Top positive review
124 people found this helpful
Good Resolution, Basic Features, Some Limitations
on November 4, 2008
This frame has a very good screen resolution (800x480) for its price range. Also has very simple controls and operations. If you are looking for a feature-rich frame with sophisticated on screen menu, this frame is not for you, but if you are looking for high resolution frame with basic features at a reasonable price, this frame fits the bill.
While the majority of digital cameras shoot with the aspect ratio of 4:3, this frame as well as almost all other frames are wide-screen, with the aspect ratio of 5:3. I don't understand why there should be some conflicting standards for two items that go hand in hand, it reminds me of the packaging buns and hot dogs. In any case, this frame shows the pictures in landscape only. If you want your landscape pictures to be shown in full with no white space around them, you have to manually crop them to give them a 5:3 aspect ratio before you put them on the memory card. Otherwise, you have to use the frame's Mode button to use either of its three display modes (Full, Auto-fit, Pan-scan). The Full mode will stretch the picture to fit the width of the screen, thus to some degree distorts the image. Auto-fit shows the whole picture, therefore showing a 4:3 picture on a 5:3 screen will leave white space (actually black space) on both sides. Pan-scan, which is the default mode, matches the width of the image with the width of the frame, thus to show a 4:3 picture, the fame crops from the top and bottom of the image to bring it to 5:3 aspect ratio, so the crop is done automatically, but not at your discretion.
It has auto slide-show with nice random transitions to show pictures at three preset speeds. The default is fast (6 seconds on each picture). By pressing the Time button on the back of the frame, you can switch to medium (15 seconds), or slow (30 seconds). For the slide-show, if you want the pictures to be shown in a specific order, there is no control for that. To achieve that, you have to copy the pictures to the memory card one by one in the order you want them to be shown, because the frame shows the pictures based on the copy date/time stamp.
The frame can only show pictures in JPEG format, but for many that shouldn't be a problem, as this is the most popular format. However, you need to know something that I learned the hard way. I had many JPEG pictures that this frame could not show. These are normal JPEG images that can be shown by all browsers and graphic program in the computer, yet the frame could not show them. I played with their resolution and other properties, to no avail. Finally, it turns out that if an image has been saved by a photo editing software (I use PhotoImpact), although it is saved in JPEG, the frame cannot show it. The frame can only show the images that come directly from a digital camera, or saved by Microsoft Paint program. So when I called the images the frame could not show into Windows Paint program and saved them with Paint, they could be shown in the frame. I contacted Aluratek's technical support, but they responded that they do not have any solution for this problem yet.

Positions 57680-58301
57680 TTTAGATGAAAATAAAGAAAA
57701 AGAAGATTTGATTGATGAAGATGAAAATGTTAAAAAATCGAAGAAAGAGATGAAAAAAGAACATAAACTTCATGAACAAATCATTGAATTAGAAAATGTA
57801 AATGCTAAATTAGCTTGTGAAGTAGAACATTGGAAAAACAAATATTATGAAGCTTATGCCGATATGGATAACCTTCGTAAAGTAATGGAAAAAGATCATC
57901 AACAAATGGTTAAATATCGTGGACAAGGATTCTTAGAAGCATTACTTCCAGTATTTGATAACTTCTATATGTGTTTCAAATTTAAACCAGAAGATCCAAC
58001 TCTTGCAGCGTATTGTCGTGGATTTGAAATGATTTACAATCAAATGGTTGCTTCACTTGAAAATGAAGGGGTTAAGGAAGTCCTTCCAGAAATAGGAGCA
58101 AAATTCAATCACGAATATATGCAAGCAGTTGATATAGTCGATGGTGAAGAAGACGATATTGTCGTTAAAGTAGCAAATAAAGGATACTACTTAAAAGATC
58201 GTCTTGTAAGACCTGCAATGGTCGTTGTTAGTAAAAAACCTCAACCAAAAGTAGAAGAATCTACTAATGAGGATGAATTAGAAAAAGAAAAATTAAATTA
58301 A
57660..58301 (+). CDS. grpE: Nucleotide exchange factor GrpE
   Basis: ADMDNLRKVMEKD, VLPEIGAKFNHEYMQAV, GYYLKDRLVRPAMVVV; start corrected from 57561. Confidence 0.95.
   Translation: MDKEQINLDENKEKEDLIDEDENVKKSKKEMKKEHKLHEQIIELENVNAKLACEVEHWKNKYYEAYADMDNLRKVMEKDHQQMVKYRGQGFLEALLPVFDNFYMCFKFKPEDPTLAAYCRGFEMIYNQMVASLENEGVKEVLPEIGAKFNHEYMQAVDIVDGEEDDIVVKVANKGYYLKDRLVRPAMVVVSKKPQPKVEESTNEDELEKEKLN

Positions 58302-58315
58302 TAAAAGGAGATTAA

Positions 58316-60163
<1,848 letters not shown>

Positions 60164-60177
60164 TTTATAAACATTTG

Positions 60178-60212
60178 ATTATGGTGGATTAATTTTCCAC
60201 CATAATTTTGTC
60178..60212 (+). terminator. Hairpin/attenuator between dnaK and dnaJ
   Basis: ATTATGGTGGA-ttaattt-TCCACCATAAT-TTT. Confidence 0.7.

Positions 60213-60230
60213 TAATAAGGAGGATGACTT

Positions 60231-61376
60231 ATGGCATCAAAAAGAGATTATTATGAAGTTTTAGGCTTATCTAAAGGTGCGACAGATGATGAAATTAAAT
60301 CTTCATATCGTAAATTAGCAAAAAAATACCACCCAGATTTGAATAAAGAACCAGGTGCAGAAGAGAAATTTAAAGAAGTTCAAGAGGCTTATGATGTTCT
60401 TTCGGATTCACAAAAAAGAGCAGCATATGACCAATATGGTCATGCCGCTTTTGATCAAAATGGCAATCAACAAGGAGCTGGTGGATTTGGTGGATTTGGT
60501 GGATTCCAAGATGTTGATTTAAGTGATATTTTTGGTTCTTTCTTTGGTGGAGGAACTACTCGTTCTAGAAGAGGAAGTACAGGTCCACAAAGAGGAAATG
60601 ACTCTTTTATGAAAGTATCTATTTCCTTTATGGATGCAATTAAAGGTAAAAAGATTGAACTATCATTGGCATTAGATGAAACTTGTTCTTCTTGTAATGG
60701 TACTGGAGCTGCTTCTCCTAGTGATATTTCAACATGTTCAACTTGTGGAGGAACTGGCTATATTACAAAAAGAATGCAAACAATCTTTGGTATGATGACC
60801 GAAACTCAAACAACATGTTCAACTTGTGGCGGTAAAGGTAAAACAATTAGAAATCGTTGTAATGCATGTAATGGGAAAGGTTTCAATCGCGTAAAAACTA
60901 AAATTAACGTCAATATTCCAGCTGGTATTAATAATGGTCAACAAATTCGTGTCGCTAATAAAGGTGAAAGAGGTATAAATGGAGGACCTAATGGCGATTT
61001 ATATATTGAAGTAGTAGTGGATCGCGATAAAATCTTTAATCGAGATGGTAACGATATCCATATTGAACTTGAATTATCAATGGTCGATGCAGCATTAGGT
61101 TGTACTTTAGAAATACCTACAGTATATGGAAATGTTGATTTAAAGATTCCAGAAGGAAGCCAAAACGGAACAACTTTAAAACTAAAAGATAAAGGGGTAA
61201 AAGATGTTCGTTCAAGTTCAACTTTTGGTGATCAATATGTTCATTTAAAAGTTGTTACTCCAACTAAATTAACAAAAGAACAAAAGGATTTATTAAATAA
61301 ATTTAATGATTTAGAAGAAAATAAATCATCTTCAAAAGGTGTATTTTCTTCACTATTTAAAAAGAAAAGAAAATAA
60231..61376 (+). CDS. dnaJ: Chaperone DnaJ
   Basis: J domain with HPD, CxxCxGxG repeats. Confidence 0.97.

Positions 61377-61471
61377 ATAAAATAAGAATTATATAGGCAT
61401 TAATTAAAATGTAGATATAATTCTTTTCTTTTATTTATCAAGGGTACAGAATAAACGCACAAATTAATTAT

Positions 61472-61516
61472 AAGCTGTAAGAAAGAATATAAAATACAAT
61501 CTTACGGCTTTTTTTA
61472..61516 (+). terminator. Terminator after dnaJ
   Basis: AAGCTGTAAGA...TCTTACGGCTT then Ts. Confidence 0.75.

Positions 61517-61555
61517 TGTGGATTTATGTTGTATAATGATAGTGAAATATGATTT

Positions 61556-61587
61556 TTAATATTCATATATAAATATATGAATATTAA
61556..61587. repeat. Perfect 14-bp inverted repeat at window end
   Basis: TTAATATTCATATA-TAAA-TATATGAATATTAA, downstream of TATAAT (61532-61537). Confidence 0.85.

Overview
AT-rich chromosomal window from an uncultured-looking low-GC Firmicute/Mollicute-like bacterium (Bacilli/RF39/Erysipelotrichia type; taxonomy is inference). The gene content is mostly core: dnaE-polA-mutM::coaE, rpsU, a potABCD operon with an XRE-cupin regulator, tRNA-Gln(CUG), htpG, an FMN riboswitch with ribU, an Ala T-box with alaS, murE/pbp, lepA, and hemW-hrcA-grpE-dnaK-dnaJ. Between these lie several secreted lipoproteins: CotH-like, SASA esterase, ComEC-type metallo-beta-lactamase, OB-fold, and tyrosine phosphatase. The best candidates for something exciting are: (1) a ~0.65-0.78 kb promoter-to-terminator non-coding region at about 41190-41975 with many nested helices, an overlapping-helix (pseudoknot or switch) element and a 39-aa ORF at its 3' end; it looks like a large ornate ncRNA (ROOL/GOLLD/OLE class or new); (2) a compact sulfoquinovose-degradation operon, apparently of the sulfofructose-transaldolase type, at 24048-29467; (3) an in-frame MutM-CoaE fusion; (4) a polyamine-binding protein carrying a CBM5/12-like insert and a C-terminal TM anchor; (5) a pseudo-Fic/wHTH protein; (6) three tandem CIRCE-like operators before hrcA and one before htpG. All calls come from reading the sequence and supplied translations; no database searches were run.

Another thing that I learned by experience is the that Off button (holding the Play/Pause button for 3 seconds) turns off the screen, but does not reset the circuits. In few cases the frame showed a distorted image. I turned the frame off using this button, to no avail. When I unplugged the frame and plugged it back in, everything turned out OK.
Another behavior about this frame which I do not like is that when you turn it off (unplug it) it looses all its setups and when you turn it back on, everything goes back to the default. For example, if you change the transition speed to medium (15 seconds) or slow (30 seconds), when you turn it off and on, it is back to fast (6 seconds).
Overall, in my view if you can live with a few small flaws, it is a good frame with very good resolution at a reasonable price.